Challenging Room Node

I have a dedicated listening room that I have treated with GIK panels in the corners, first reflection points and behind the speakers.   I have had my 800 D3's in a number of positions and thought I had them locked in.  I ran some frequency sweeps using some test disks.  There is a node at 60hz so bad that the narrow frequency almost disappears.  When I stood up to move about the room it came back with a roar as soon as my head got above 4 1/2.  I was always thinking in 2 dimensions but evidently my room (17.25 x 23.13 x 8.54) has some vertical issues.  

I have mitigated pretty well by moving the speakers closer to the read wall but i give up some clarity.  I also think the speakers sound more dynamic when I stand.  Anyone encounter this issue and mitigated it?
The basic GIK panels wont work well at these frequencies.

You need Soffit traps or Tri Traps.  Stack them up in the corners so they reach up to the ceiling as much as possible.

The professional room solution is often a combination of bass traps + EQ.  See if these traps at least improve the null you are having. If so, and you are using Roon or any other EQ already,you can then use a little EQ to correct. :)

Let me know what you do and what you find.


Almost all rooms have vertical nodes unless dba. Most often do to untreated ceilings.

If the suckout is narrow enough (in frequency), it will be almost unnoticeable. That’s good news, because (1) 60 Hz is too low for most porous absorbers to be terribly effective, and (2) if it’s a true node, adding more volume via DSP will not be very helpful. So to my way of thinking, if you’ve found the listening and speaker positions that satisfy your ears otherwise, you could consider just living with it.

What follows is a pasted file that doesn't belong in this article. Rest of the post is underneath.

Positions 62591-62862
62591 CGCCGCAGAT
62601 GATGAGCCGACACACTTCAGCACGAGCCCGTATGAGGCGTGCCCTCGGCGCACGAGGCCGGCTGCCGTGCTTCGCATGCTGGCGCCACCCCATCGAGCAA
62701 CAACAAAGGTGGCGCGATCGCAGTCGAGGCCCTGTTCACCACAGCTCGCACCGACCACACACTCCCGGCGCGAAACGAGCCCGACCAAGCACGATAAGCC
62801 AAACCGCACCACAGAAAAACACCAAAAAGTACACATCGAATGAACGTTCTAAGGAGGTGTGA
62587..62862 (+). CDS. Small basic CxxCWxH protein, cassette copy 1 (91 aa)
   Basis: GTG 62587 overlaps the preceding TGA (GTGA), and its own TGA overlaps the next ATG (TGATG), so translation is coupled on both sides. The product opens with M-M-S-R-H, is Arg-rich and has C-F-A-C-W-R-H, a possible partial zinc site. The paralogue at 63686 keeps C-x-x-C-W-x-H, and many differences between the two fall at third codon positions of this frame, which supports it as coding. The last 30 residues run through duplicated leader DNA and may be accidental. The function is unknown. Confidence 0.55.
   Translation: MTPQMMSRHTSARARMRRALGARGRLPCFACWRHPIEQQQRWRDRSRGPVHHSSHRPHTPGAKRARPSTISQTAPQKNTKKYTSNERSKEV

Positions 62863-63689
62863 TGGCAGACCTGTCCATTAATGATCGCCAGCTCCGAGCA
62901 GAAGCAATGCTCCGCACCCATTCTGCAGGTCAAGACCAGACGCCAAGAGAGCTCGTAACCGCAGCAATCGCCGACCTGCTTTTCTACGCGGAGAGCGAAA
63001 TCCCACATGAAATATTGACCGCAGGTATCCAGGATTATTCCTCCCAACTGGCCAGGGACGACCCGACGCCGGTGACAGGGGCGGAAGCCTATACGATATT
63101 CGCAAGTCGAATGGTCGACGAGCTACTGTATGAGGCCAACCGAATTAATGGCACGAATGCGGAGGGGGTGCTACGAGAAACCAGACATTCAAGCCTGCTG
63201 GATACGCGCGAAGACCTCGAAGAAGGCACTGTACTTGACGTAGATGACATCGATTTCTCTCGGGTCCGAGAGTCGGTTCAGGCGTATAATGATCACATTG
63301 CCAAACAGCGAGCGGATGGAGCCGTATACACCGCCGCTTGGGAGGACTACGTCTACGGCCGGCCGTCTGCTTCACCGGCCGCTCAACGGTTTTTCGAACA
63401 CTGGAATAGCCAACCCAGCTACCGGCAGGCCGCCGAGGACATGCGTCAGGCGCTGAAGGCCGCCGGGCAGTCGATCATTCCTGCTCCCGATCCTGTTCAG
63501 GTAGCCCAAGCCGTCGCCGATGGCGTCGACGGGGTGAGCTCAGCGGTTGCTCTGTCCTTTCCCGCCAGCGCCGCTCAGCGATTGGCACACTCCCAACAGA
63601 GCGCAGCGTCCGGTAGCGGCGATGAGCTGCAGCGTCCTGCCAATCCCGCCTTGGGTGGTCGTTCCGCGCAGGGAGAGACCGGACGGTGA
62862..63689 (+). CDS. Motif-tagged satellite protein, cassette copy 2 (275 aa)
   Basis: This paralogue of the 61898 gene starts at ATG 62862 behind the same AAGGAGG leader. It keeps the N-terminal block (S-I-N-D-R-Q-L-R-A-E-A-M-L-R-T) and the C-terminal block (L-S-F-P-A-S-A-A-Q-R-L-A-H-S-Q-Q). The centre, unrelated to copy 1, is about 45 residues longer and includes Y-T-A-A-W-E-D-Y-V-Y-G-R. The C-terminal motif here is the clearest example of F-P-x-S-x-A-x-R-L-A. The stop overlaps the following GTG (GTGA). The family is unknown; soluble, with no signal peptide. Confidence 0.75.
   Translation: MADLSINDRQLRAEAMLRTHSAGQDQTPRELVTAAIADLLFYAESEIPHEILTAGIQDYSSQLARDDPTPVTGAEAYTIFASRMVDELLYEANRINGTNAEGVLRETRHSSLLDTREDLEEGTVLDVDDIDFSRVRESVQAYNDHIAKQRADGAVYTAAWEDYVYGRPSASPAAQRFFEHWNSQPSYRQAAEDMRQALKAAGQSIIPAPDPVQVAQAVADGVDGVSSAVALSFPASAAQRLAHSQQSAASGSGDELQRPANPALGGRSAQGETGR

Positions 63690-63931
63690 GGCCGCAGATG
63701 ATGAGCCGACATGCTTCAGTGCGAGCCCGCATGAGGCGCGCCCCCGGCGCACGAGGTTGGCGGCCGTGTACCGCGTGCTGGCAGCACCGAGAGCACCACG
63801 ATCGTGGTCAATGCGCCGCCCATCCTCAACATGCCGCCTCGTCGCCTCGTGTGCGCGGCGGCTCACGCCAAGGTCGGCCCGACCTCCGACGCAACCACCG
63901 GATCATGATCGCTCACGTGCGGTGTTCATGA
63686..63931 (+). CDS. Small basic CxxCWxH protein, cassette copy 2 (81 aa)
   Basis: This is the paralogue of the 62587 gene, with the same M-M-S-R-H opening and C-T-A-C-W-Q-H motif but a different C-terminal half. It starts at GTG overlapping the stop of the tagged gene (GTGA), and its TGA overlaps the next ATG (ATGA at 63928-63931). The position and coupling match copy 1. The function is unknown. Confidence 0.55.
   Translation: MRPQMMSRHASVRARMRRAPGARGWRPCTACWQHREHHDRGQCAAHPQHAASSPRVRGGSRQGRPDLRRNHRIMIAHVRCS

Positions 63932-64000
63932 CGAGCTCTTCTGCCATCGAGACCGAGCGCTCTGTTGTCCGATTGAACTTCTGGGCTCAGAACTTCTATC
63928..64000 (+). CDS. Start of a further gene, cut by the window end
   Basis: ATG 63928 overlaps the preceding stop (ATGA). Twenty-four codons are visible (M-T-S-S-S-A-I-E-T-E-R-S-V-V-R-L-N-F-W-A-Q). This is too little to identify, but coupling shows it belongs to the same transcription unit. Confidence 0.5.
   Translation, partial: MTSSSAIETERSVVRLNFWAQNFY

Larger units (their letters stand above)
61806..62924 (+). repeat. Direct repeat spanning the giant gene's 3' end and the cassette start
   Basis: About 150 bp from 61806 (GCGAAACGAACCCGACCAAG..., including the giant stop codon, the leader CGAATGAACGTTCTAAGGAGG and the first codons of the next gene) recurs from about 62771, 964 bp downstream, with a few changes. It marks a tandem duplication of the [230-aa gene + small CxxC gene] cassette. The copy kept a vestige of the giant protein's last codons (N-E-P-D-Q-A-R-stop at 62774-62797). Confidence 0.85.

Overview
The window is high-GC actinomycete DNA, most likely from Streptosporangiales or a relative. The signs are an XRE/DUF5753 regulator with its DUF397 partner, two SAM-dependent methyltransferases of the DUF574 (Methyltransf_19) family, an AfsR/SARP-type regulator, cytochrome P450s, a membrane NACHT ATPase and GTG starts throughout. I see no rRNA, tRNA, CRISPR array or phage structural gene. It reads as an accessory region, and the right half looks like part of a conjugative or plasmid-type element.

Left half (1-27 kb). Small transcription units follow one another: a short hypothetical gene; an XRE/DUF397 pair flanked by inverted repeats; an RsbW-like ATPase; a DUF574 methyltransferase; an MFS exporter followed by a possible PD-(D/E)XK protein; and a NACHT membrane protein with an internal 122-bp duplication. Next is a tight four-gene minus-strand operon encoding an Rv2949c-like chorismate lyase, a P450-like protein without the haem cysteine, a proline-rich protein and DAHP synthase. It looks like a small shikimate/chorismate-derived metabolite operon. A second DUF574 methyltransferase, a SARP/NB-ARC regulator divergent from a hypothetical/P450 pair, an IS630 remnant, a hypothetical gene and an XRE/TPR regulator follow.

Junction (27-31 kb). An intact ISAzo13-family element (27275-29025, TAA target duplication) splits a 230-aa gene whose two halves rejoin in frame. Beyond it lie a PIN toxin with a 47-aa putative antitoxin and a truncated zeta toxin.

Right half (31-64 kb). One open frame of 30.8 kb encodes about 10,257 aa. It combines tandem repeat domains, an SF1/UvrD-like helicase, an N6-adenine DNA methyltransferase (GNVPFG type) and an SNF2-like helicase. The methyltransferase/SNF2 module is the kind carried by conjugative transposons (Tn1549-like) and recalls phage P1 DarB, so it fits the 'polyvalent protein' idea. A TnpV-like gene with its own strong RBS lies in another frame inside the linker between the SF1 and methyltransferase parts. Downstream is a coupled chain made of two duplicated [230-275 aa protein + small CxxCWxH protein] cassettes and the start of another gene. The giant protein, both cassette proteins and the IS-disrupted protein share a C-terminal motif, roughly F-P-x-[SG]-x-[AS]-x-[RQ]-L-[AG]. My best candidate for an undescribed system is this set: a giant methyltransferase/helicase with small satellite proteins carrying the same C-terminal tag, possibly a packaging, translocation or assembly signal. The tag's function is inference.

The other solution would be subs placed differently from your main speakers. That can be effective, but integrating subs optimally is not a simple task, by any measure.

I tried the distributed bass array with very good results. Added two more subs(had two) and moved them around the room while running the test tones and SPL meter until I got most everything at or at least near the same volume. My subs are very randomly located now instead of being next to my main speakers. It's a lot of effort but it works well. I had at total null at 50 to 60 hz.
Yep, that's a difficult frequency - a porous absorber would need to be over 4' thick (1/4 wavelength), even stuffing that into the corners is going to be pretty obtrusive. A sub array would seem to be a good choice if you have the space and wallet.
If you're really intent on treating the room then there are more options. As you're dealing with a narrow frequency band then you may want to look up diaphragmatic absorbers and helmholtz resonators, both of which are more efficient in terms absorption coefficient but have a higher Q (they cover a smaller range of frequencies). Both need tuning to the room so will require a bit of DIY (I've not checked to see if there are any commercial ones available). If you go down this route prepare yourself for quite a bit of trial and error... also grab a copy of the Master Handbook of Acoustics.
I ended up putting in a suspended timber ceiling made up of 1/2" T&G timber, 6" rockwool and a 6" air gap above that... so I lost just over a foot of ceiling height. I had left myself the option of making holes in the timber to create helmholtz resonators but it's good enough without that.